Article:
Simplifying Student Aid: Report Proposes Cutting Red Tape to Increase Access to Financial Assistance

Aug 09, 2010

The Institute for College Access & Success recently released a report examining how the financial aid process affects college participation rates. While they agree that simplifying the FAFSA is a crucial first step to increasing college access, the report focuses on the oft-ignored burden that post-FAFSA paperwork places on low-income students and the roadblocks it creates to getting access to badly-needed aid.

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Drowning in Paperwork

Paperwork can stop a lot of people from getting financial aid, particularly those who need it most. According to a recent study by the College Board, only 58% of Pell Grant-eligible students at community colleges and 77% of those at 4-year universities applied for federal aid in 2007-2008. Pell Grants are federal grants available to low-income students, so that means that 42% and 23% of low-income students at community colleges and 4-year institutions, respectively, failed to apply for aid.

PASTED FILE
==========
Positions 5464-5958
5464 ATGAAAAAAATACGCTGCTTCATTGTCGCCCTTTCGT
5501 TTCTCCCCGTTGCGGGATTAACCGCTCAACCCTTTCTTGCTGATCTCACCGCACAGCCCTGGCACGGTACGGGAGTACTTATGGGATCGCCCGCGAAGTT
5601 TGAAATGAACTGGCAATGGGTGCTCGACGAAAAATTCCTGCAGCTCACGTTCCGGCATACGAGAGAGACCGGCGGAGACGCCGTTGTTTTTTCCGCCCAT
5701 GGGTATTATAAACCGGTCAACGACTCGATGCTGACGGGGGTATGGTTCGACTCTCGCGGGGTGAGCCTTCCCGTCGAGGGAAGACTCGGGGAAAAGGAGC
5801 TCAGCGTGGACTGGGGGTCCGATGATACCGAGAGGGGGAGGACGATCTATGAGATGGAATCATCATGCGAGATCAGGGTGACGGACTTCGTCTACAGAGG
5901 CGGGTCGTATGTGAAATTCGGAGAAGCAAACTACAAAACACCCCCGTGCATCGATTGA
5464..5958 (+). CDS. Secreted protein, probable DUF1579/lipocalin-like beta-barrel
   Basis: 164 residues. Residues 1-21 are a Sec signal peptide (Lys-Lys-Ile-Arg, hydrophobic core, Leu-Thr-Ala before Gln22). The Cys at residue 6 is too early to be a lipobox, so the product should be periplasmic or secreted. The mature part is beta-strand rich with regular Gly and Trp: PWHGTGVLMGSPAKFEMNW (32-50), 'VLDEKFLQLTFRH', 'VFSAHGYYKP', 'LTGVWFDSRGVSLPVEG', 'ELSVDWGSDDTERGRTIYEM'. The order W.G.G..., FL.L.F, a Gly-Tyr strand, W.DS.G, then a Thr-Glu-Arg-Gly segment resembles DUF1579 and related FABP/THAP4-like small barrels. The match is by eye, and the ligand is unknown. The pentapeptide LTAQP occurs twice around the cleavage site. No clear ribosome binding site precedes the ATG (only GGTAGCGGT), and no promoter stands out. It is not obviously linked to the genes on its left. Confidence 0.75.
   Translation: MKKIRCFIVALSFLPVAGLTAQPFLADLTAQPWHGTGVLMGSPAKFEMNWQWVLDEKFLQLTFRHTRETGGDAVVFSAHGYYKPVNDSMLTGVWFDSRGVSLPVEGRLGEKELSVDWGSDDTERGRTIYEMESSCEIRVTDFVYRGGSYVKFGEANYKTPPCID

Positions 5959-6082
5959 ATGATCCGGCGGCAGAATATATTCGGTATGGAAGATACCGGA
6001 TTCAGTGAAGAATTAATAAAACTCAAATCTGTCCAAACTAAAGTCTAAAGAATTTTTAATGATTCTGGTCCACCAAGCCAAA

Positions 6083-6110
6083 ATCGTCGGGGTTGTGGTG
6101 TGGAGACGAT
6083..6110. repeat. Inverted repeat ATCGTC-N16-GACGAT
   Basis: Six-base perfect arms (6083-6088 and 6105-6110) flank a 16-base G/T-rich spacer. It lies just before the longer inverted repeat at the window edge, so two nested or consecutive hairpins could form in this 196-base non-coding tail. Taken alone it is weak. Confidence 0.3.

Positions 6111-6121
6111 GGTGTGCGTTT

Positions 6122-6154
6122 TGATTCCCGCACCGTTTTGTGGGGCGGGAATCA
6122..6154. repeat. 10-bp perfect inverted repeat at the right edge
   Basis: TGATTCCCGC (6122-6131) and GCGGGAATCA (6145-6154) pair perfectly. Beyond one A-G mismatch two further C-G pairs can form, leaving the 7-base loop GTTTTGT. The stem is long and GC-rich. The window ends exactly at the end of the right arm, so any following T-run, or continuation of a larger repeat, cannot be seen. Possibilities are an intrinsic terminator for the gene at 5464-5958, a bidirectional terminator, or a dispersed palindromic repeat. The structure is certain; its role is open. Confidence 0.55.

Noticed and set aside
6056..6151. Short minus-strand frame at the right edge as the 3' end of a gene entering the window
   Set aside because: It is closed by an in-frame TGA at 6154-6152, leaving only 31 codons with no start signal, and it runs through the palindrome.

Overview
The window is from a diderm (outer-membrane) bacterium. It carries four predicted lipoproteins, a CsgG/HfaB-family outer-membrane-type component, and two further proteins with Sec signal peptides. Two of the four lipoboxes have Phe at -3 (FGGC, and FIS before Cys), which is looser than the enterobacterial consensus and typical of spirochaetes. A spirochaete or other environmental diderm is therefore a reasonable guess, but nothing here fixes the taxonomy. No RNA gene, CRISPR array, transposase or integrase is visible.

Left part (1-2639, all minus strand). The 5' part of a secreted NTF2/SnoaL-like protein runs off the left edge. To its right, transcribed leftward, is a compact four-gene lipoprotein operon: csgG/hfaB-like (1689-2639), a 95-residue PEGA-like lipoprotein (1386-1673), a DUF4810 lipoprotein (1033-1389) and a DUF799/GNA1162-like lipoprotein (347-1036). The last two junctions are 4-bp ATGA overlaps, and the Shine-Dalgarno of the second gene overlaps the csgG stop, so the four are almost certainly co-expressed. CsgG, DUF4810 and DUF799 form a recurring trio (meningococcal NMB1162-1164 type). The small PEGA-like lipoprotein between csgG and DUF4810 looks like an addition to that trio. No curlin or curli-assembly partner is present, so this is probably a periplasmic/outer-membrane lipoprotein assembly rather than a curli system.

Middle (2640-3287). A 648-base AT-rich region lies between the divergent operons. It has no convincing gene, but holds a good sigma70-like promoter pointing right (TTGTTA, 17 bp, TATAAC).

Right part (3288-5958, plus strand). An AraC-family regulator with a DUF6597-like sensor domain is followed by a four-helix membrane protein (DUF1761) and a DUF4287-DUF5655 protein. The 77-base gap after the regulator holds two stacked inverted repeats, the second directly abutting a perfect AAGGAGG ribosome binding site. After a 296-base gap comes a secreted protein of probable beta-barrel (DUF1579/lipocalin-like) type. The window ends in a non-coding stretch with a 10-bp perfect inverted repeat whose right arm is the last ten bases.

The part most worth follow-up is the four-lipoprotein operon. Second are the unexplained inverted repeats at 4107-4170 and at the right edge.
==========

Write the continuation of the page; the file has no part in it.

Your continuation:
What is preventing these students from seeking financial assistance? According to the College Board, lack of education and outreach is at the core of the problem. The process is confusing and complex, and many students either don't know that there are resources available to them, or simply get too frustrated to complete the process. As a result, many organizations have called for reducing the length and complexity of the FAFSA to make it easier to apply for aid.